Paul/Ryan: One thing about site speed though, like you're saying, a lot of people don't do what Google just tells you to do, right? And I think if, you know, if you were to Google “site speed optimization,” you'd probably get served, you know, something from Rand Fishkin, something from Moz, and then there'd probably be a Neil Patel article in there. Someone took all of those top pages and they tested them for site speed, and none of them were optimized for it.

Geoff: Site speeds is an interesting one. I wouldn't go to Huckabuy right now and test our site speed, although it's getting a lot better. I don't know how much you guys know about dynamic rendering, but there is this huge opportunity. Dynamic rendering is where you can actually make a version of your site just for Google, and they support that now — they're big fans of it, and like, no one's adopting it. The front end is always going to be really difficult, you're going to have tons of dynamic content there and with that page speed can be awful. Google came out and said “Just give us a version that we can handle and crawl and index and understand.” And no one really has listened to this. Fortunately, I have a really smart CTO that picked this up like the day that they announced it. But that's what our whole Huckabuy Cloud product is about. It’s built to give Google that perfect crawl experience in a version of the website and host it in a caching layer making everything instantly available. It's amazing how little people listen to what they want.

Paul/Ryan: Yeah, absolutely. And I think that's a great tip about dynamic rendering. I mean, when you really think about the websites that Google really wants, I mean, they want something simple. You look like Wikipedia, right?

Geoff: Yeah! That’s my number one example in sales calls. I say, “What's the perfect website for Google? It's Wikipedia, flat HTML loads super fast, great content, obviously, that's generated by users. That's what they want.” 

Paul/Ryan: Yeah, like HTML rich content. Super simple. Super fast.

[13:36] People Aren’t Implementing Dynamic Rendering Because It’s a Technical Problem

Paul/Ryan: If you have the option of doing that, which we all do, I don't know why more people aren't taking advantage of it. I guess it's just a lack of knowledge about it from the industry, probably.

Geoff: I think it's a big technical problem. I don't think it's just because of a lack of knowledge. Maybe it is, maybe people just don't know about it. But I think once you hear about it, it's like, how do we do this? And that's a really big technical problem that fortunately, you know, Huckabuy is set out to solve. And we did, which I think is a really amazing IP that I think everybody should be taking advantage of. But yeah, I think it's a technical problem. Think about it, if you have a WordPress site and you turn into a big software company or whatever, or you have a Shopify site, and you end up becoming this big e-commerce player. The sites get really complicated. And so to take 6-9 months and just say, “All right, we're going to build the perfect version of the site for Google and ignore the human interaction for 6-9 months, or whatever it is, what CMO is going to sign off on that?  Who would do that deal, or even think of doing that? It's very rare. So we've provided a solution to solve that. Anybody can get on Huckabuy Cloud and have that perfect interaction with Google in like, three weeks. But it is a big technical hurdle. It's hard to do. And I think that's why we don't see it happening very often.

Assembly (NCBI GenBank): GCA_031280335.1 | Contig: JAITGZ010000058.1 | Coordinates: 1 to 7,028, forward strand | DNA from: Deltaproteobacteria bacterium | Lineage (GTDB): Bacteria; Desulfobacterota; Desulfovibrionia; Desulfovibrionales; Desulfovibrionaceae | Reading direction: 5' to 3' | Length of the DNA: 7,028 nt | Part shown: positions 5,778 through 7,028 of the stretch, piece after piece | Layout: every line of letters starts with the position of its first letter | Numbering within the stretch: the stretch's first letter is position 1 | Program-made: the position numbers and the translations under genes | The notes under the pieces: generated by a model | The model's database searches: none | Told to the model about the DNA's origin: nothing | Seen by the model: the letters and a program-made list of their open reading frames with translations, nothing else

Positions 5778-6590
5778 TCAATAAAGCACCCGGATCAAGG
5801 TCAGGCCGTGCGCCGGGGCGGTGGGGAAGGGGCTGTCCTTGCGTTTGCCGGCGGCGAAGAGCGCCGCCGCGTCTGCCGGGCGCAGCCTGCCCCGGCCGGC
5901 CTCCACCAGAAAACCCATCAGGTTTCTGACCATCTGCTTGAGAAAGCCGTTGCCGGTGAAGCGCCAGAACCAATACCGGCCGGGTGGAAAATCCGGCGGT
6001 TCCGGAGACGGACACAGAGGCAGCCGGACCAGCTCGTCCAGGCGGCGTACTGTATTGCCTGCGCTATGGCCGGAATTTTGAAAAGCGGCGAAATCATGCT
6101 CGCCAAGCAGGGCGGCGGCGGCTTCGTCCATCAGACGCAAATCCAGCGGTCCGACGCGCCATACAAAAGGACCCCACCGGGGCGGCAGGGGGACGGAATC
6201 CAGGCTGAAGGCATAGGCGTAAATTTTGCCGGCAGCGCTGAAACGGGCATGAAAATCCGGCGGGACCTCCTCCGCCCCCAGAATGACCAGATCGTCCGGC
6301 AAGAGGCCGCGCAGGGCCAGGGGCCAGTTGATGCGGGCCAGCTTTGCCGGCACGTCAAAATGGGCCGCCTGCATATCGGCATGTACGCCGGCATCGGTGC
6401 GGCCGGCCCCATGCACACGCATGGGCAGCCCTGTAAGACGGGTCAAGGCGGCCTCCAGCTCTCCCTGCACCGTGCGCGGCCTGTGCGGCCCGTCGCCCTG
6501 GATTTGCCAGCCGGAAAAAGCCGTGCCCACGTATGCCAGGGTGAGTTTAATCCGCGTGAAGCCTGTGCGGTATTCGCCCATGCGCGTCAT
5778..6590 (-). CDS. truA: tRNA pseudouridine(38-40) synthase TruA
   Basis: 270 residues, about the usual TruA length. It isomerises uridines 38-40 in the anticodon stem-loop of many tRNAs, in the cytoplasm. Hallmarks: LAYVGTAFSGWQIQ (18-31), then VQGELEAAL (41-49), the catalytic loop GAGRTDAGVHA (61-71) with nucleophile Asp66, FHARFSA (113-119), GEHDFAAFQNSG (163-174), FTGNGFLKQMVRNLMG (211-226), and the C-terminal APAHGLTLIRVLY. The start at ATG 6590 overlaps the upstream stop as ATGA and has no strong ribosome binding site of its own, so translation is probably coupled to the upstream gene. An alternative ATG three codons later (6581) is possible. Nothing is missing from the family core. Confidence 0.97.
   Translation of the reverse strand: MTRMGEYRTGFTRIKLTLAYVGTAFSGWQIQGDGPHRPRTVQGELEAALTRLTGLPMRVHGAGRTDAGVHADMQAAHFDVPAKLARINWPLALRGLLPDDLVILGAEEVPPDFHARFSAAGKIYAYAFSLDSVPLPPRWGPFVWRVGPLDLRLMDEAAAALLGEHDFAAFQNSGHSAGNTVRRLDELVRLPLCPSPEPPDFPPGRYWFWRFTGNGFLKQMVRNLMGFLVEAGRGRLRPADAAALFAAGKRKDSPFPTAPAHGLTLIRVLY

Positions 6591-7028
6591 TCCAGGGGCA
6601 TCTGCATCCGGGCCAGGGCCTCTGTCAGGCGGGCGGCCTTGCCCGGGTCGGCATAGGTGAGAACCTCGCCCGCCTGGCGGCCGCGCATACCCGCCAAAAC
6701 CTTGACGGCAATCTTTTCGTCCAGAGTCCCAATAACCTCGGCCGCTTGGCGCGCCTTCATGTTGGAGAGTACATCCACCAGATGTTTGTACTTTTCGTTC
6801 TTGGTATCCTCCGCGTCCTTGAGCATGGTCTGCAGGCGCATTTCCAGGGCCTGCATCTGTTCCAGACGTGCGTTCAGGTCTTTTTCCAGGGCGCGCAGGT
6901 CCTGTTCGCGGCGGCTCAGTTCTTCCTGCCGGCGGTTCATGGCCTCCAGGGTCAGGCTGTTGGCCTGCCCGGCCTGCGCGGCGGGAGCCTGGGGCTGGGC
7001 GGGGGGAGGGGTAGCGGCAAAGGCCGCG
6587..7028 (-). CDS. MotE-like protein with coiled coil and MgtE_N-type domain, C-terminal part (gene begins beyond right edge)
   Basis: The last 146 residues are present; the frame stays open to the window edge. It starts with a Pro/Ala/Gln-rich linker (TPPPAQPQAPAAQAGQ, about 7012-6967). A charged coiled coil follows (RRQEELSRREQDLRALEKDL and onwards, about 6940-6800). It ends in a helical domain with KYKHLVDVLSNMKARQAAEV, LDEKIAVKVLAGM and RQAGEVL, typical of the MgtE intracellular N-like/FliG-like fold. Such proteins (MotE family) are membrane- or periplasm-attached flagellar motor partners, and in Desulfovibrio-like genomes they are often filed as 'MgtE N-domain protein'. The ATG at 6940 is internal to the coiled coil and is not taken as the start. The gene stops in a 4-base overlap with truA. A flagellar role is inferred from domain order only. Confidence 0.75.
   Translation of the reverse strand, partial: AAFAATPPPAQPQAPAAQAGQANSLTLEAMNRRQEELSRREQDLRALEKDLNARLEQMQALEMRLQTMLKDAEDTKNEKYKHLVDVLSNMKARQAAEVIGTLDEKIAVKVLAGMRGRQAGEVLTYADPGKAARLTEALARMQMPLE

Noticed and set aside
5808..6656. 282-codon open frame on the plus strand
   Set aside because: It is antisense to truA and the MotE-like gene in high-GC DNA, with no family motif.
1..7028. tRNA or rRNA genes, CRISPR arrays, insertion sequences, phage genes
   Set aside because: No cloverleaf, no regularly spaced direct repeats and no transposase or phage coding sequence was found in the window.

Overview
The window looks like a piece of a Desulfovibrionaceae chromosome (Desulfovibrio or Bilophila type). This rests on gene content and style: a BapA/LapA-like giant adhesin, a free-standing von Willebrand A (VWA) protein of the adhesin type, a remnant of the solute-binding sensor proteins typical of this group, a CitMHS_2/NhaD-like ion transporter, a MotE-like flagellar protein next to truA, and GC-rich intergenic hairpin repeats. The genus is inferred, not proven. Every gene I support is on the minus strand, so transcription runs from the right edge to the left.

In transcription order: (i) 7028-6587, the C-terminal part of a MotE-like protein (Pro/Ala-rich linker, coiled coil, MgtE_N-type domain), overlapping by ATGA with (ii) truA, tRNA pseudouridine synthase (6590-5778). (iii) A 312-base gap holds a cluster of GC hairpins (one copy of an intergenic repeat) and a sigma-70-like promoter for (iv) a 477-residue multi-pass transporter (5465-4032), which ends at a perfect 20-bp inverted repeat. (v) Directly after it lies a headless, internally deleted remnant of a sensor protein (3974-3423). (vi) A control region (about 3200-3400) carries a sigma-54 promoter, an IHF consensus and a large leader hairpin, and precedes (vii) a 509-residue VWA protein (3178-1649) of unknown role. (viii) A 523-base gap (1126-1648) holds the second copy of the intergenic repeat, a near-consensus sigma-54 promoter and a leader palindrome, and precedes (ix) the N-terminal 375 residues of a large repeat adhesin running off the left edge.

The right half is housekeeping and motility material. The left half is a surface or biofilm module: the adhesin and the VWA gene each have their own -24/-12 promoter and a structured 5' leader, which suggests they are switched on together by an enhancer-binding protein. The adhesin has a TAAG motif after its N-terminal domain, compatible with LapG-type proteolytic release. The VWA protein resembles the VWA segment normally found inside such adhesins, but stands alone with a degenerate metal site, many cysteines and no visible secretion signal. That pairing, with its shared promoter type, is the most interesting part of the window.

Paul/Ryan: Yeah, I work in a space with very large websites in the franchise space. And so I was just thinking about like, man, how I would have to explain doing that all in-house, and like the amount of time that it would take from the dev team and everything to our stakeholders, I was like, man, I don't even want to walk in the room with that.

Geoff: Yeah, no one would. The same with us. Our customers that get the most benefit from Huckabuy Cloud end up being really big. I mean, everybody gets the benefit, but like SAP uses it, and you can imagine how complicated that website is and all the business requirements that are put on They had a page that had like, over 100 JavaScript tags on it. And so all their technical people knew that it was a huge problem. But to fix it themselves, they really didn't even think about doing that, and where would they begin, but when they heard it — SAP was our very first customer on this Huckabuy Cloud, which my CTO absolutely hated, because it's a huge company and it was still in beta, and I literally drew this up on the whiteboard for them, and they bought it — they recognized the problem. We had a very easy solution for them. So, you're right. It's like where do you even begin to do that internally? And do you even want to fight for it? Because, you know, companies are political and it's such a nasty problem, that it could go wrong very quickly.